• McCormick Wands

-=Same Team. Different Ways=-

I receive many emails and questions during the day about products, wood profiles and pairing, amongst a variety of other Wand related things. And one question has come up often enough over the past few years- what is the difference between a Wandmaker and a Wandsmith? I think I do have the experience and have been around long enough to help provide some answers on this from my own background. It may depend on who you ask or who is present in the conversation and as outlined quickly in my recent social media post, how many feathers you would like to ruffle. But let’s be honest- it is a valid question I get asked and there are some simple answers to clarify this. I used the term Wandmaker for years, more so on social media for a very simple and blunt reason…… there was already a hashtag for it that people searched for. That’s it. Exciting right? But during that time, I was always and am, a Wandsmith. I will now attempt to very briefly explain some aspects...

Some of the fine or not so fine details- Wandmakers are, nearly all of the time, making wands because of Harry Potter. They saw it. They loved it. They saw an opportunity and they went for it. And you know what, I have seen some amazing work from those who are completely and utterly devoted to the Wizarding World. Some of the recreations are spot on to the originals used in the movies. Those that may not recreate anything will still carry some of the fun with whimsical descriptions of the wands that are inspired from the books and movies. However. Wandsmiths are not creating because of Harry Potter. I have been around before Potter hit the pages and I can definitely say that Potter has been both a blessing and a curse. This is typically the first distinction between the two. Wandmakers will create with another world in mind, and Wandsmiths will create with this one in mind. Because of this, some Wandsmiths that I have known will carry a negativity towards Potter and what this fandom has done (or not) to their own craft, as well as what leads us to the next point.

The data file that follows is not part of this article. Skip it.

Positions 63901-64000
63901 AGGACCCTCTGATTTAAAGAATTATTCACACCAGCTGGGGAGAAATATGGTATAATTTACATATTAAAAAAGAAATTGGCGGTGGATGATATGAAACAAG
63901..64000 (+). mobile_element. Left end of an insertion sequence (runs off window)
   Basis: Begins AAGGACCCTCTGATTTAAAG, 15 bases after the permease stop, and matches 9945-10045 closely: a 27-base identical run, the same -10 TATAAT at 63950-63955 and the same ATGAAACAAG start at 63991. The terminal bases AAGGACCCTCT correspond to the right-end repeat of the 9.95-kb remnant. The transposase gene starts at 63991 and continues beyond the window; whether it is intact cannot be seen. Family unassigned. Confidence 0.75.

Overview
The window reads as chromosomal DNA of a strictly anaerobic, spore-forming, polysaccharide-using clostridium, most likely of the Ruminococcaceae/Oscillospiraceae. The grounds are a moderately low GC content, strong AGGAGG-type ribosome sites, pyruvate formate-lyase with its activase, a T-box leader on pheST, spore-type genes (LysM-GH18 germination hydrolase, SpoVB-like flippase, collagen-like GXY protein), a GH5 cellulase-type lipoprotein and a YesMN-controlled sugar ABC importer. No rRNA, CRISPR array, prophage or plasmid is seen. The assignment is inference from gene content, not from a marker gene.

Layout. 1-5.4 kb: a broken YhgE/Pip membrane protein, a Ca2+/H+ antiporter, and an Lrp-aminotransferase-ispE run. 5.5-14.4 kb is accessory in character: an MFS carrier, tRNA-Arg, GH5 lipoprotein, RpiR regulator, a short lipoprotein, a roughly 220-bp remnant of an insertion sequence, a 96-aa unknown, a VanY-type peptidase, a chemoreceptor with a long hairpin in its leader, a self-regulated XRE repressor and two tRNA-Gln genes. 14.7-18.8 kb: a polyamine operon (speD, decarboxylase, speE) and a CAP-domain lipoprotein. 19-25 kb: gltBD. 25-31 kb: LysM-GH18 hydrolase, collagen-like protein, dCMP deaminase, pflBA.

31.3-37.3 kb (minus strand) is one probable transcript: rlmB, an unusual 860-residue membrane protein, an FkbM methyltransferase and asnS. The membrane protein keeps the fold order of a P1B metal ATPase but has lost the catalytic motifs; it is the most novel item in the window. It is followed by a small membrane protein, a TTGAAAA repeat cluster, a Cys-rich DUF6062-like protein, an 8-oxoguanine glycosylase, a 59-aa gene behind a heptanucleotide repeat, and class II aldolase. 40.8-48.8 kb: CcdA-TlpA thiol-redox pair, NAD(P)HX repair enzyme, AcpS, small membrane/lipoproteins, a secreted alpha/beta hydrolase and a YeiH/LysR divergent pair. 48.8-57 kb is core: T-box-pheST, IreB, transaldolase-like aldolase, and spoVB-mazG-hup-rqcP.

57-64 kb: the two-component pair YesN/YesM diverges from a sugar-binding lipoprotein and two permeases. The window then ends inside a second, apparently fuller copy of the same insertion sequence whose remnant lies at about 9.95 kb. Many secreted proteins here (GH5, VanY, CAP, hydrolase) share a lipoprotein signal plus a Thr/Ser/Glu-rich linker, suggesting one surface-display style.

The whimsical descriptions of woods seen in literature or social media… although fun and attempting to recreate some of the movie magic, are sometimes incredibly far from the truth. This is a fact that I know drives Wandsmiths bonkers. The main reason for this- education- One of the fundamental reasons for difference and I am really attempting to not sound preachy with this one. Wandmakers (again generally speaking), will make one or two here and there in a week perhaps and make a great posting for it on how springy or un-yielding the wood is with whatever hair of a mythical creature is inside. Or attempt to provide such a profile of a wood that is completely “fake news” (too soon?). Wandsmiths will spend their years actually studying the real world metaphysical properties, interviewing those around the world, meeting one on one, providing consults to individuals, covens, groups or whomever would like a wood that will properly pair with their own personality or needs or completing a balance…. Not because it’s the wood that Luna Lovegood had and I like her style. Which I do.. but that’s another topic. And… to say something against this as a Wandsmith…. Sometimes we just need to lighten the heck up. I can make many in a day and devote full time hours to my own business however sometimes I get a nice chuckle or a “that’s cool” moment when reading descriptions I see online. There are Wandmakers though that will know this fact and refer a customer to a Smith for the reason of a proper pairing.